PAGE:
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Excerpt from The Arts and Crafts Garden
Sculpture showed off the taste, wealth and education of the owner. It was not often lavishly used in Arts and Crafts gardens, and was usually restricted to one or two key pieces placed at focal points around the house; larger collections could be spread throughout the garden. The extent of the use of sculpture was usually dependent upon the wealth of the owner. Traditional figures and decorative subjects were mostly favored. Urns were common; also fountains and particularly masks. Lead was popular as a traditional material that withstood the British climate well, making it suitable for ornamented water features and troughs, and it showcased British craftsmanship. Stone and composite stone pieces, offered by firms such as James Pulham & Son, were also popular.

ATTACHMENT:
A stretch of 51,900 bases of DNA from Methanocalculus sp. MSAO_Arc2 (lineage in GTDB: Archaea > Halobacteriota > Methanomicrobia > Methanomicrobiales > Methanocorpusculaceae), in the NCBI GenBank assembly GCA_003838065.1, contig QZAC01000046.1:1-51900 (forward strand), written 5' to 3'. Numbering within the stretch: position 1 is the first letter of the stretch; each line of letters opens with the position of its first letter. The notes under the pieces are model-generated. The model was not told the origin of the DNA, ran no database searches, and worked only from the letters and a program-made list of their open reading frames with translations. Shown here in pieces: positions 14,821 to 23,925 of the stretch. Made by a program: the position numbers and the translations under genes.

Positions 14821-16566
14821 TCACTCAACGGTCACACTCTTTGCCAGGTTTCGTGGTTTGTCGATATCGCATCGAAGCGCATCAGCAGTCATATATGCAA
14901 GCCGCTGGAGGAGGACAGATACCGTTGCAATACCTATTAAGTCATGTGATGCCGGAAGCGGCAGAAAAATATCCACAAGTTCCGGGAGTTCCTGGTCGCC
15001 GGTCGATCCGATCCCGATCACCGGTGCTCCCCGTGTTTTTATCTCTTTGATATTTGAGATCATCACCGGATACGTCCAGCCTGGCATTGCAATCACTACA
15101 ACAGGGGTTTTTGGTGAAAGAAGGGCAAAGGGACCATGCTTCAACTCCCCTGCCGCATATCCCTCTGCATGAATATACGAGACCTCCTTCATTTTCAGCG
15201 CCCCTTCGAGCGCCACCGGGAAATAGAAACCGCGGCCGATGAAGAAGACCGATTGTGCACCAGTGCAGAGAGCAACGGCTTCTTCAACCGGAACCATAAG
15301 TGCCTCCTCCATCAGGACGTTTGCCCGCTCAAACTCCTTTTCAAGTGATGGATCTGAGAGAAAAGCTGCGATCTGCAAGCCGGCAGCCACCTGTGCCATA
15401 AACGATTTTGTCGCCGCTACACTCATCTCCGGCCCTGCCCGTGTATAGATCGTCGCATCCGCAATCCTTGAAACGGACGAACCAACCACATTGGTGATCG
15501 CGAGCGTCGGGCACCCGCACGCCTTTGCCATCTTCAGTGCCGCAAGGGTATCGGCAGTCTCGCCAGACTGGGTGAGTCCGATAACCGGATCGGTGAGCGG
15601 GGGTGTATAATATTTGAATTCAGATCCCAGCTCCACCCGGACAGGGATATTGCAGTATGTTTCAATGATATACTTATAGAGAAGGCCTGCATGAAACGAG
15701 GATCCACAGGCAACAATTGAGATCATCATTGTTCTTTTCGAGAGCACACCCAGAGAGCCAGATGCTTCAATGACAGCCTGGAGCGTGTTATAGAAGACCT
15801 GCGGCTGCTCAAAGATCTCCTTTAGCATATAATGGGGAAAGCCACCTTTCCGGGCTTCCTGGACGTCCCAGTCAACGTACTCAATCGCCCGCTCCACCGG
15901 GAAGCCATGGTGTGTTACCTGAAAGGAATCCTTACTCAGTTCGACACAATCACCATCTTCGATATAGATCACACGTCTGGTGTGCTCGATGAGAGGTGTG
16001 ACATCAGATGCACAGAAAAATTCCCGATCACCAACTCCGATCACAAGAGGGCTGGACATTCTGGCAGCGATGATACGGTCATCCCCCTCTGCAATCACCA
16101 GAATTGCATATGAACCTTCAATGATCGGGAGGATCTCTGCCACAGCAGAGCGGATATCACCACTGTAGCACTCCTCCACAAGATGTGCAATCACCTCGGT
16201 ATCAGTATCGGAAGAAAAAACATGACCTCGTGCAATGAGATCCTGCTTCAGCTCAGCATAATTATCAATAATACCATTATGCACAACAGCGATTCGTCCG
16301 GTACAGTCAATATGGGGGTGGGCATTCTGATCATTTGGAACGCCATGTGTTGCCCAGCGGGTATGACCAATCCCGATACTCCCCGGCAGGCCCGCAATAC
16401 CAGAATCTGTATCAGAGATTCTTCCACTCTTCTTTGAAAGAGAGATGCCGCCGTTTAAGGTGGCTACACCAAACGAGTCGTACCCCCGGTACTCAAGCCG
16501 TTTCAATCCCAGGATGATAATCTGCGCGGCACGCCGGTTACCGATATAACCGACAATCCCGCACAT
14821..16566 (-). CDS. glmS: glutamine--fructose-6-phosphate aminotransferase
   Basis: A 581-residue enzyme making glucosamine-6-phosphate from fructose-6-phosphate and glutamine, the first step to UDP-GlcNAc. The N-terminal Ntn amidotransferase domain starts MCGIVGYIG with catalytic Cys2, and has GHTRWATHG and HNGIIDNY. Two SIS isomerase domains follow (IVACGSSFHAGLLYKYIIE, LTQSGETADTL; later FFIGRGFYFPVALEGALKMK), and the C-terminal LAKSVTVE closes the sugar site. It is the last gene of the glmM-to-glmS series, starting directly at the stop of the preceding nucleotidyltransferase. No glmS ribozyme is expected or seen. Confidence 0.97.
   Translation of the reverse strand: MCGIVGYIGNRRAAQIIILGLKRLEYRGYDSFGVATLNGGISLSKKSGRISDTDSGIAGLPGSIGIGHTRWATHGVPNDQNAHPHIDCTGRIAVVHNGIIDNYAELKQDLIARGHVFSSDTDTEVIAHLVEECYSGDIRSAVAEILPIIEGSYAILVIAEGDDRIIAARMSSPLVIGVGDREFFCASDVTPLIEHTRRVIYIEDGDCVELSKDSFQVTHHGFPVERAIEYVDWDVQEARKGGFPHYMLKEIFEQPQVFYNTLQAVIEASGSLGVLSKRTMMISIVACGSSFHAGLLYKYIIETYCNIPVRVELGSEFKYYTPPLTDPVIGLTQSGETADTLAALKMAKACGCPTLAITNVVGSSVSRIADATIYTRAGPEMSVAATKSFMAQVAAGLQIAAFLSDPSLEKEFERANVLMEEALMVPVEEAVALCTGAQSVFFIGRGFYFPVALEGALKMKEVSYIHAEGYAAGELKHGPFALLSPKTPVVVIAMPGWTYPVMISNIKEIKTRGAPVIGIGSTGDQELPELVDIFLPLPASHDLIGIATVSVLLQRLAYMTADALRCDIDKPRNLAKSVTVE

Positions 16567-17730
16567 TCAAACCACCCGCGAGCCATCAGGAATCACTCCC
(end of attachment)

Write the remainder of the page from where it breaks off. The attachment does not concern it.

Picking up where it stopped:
Pots and tubs were carefully placed in singles and groups around the house and on terraces. Terracotta and stone were common materials; sizes and patterns varied.